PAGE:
Micah 4:1-3 is repeated in Isaiah 2:1-3 and since the two were contemporary prophets, it is not surprising that the same spirit of the Lord could give them the same word, to establish and emphasize His word. Some theologians refer to Micah´s message as a prophetic jump. Why prophetic jump? In the first three chapters of Micah, God established the grounds for judgment of the whole of Israel. Then in the fourth chapter, there is the promise of restoration. The message of restoration comes on the tail of the pronouncement of judgment and that is a big jump.  The opening phrase of the oracle, “in the last days the mountain of the Lord´s temple will be established as the highest of the mountains,” is significant to the whole message that follows. The idea of the mountain is a place in God´s presence. It is something analogous to the kingdom of God. The mountain is a place to meet God. God is on high separated from human beings so that a mountain is a good figurative image of this meeting place. Many nations will stream to this mountain and God will teach the nations his ways. In the eyes of the prophet, the nations will stream into Jerusalem to meet with the Lord God and to know him better. Significantly, God will judge between the nations and settle their disputes. There will be no more war. There will still be conflicts between nations and individuals, but they will be justly and decisively resolved by the messiah and those who reign with Him. This new state of affairs is vividly captured in verses 3b and 3c, “they will beat their swords into plowshares and their spears into pruning hooks. Nation will not take up sword against nation, nor will they train for war anymore.” This is not the peace of capitulation. This is the peace of enforced righteousness. It is not a peace enforced by guns of stronger opponents but sustainable peace coming out from a righteous heart. There will be no more war; no need of swords and therefore it makes sense to turn weapons of war into farming implements. We long for such a day when there is no more need of a military budget. In 1941, Franklin Roosevelt gave a famous speech about four freedoms; freedom of speech; freedom of war; freedom of want and freedom from fear. David Guzik made an interesting comparison between Roosevelt´s speech and today´s text and concluded that the four freedoms of Roosevelt are also contained in the text of Micah. Freedom of Ignorance-he will teach us His ways; Freedom from war-neither shall they learn war anymore; Freedom from want-everyone shall sit under his vine and under his fig tree. This is a proverbial expression that means prosperity and peace; and lastly Freedom from fear-no one should be afraid.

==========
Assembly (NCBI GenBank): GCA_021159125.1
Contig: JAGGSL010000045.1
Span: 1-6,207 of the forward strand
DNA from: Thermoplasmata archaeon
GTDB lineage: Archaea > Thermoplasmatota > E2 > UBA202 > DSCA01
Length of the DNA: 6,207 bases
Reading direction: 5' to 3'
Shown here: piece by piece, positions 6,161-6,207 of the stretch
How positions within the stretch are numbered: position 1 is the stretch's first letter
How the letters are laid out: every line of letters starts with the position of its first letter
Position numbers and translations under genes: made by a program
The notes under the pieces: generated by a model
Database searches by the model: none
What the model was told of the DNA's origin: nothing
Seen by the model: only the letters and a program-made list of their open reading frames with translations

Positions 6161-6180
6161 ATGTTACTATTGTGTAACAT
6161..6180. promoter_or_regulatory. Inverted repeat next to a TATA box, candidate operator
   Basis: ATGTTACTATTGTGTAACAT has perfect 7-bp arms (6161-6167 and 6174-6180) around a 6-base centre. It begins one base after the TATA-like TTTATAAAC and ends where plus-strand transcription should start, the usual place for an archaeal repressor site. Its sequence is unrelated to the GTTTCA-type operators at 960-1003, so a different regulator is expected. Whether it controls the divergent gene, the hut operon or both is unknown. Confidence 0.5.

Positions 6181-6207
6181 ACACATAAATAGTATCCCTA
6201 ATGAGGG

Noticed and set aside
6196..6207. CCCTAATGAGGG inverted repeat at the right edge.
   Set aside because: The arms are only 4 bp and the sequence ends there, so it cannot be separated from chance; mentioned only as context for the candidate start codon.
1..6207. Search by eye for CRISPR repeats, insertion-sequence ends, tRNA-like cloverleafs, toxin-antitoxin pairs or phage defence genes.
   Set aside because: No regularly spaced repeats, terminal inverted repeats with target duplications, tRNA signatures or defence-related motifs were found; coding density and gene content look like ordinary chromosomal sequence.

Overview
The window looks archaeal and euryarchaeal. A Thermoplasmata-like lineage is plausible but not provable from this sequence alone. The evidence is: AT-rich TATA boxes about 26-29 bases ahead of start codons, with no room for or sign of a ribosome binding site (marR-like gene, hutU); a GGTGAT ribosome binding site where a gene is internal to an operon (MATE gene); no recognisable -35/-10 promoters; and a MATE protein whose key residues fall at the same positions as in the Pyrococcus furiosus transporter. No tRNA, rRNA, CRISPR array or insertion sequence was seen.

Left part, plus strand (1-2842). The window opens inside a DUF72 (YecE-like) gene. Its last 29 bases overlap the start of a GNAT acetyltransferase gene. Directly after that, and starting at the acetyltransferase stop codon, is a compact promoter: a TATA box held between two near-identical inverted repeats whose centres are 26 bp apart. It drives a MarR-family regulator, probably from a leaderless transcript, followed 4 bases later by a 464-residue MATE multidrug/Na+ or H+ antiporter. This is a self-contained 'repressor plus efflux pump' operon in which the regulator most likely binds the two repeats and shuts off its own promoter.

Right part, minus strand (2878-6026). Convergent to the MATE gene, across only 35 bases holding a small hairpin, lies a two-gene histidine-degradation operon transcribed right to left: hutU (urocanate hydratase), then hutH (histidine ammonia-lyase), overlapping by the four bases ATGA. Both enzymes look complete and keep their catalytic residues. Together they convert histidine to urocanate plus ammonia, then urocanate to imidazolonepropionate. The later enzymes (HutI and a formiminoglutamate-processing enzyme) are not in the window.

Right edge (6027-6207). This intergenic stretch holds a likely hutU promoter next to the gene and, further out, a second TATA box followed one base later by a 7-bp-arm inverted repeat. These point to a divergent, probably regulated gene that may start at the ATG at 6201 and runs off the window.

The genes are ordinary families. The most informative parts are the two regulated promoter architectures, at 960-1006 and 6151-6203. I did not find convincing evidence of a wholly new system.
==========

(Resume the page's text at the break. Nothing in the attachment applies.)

Brothers and sisters we are gathering today to “remember them.” Who were these people? These were people who sacrificed their “today” for the sake of our “tomorrow”. These were the people who endured storms of the Pacific/Atlantic Oceans in the Second World War; these were the people who endured rain, floods and snow in the trenches of the western front during the First World War. They sacrificed their homes for us to have descent homes. They sacrificed their freedom for our freedom. Brothers and sisters, as we remember these people, guard jealously the greatest gift of peace that was handed down to us by these selfless men and women. What we need is not just peace but sustainable peace and this can only be achieved when conflict hot spots around the world are completely eradicated in countries such as; Afghanistan, Ethiopia, The Sahel region of North Africa, the Yemen, Venezuela, Somalia, Libya, Iran, Russia, Syria, and the Democratic Republic of Congo. Let us be ambassadors of peace and support our world leaders as they strive for peace, justice and strong institutions by 2030. Amen.